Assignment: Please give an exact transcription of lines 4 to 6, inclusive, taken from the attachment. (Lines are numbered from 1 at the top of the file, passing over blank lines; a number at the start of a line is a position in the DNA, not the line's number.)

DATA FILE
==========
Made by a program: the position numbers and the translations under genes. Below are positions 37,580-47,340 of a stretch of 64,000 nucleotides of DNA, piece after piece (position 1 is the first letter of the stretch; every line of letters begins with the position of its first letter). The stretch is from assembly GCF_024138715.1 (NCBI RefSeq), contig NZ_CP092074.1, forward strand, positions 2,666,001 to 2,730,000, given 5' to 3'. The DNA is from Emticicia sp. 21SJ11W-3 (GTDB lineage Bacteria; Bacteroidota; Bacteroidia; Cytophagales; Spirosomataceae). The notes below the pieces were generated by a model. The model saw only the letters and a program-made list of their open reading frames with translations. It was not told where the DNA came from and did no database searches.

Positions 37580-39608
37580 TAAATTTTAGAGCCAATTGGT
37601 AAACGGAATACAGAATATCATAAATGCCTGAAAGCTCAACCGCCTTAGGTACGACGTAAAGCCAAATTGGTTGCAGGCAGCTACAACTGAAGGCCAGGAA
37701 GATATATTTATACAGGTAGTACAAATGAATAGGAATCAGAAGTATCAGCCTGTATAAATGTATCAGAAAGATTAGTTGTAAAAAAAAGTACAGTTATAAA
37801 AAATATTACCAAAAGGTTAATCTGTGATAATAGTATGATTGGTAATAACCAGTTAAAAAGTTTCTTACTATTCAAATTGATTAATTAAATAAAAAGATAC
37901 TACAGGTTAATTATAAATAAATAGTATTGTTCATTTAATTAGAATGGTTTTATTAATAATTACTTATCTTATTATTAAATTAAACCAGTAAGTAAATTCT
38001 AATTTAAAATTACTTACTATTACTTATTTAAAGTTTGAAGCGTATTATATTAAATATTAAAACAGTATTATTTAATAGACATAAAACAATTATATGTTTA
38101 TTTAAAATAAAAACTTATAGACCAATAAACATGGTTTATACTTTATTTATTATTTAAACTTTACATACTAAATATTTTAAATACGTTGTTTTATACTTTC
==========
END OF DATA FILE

37601 AAACGGAATACAGAATATCATAAATGCCTGAAAGCTCAACCGCCTTAGGTACGACGTAAAGCCAAATTGGTTGCAGGCAGCTACAACTGAAGGCCAGGAA
37701 GATATATTTATACAGGTAGTACAAATGAATAGGAATCAGAAGTATCAGCCTGTATAAATGTATCAGAAAGATTAGTTGTAAAAAAAAGTACAGTTATAAA
37801 AAATATTACCAAAAGGTTAATCTGTGATAATAGTATGATTGGTAATAACCAGTTAAAAAGTTTCTTACTATTCAAATTGATTAATTAAATAAAAAGATAC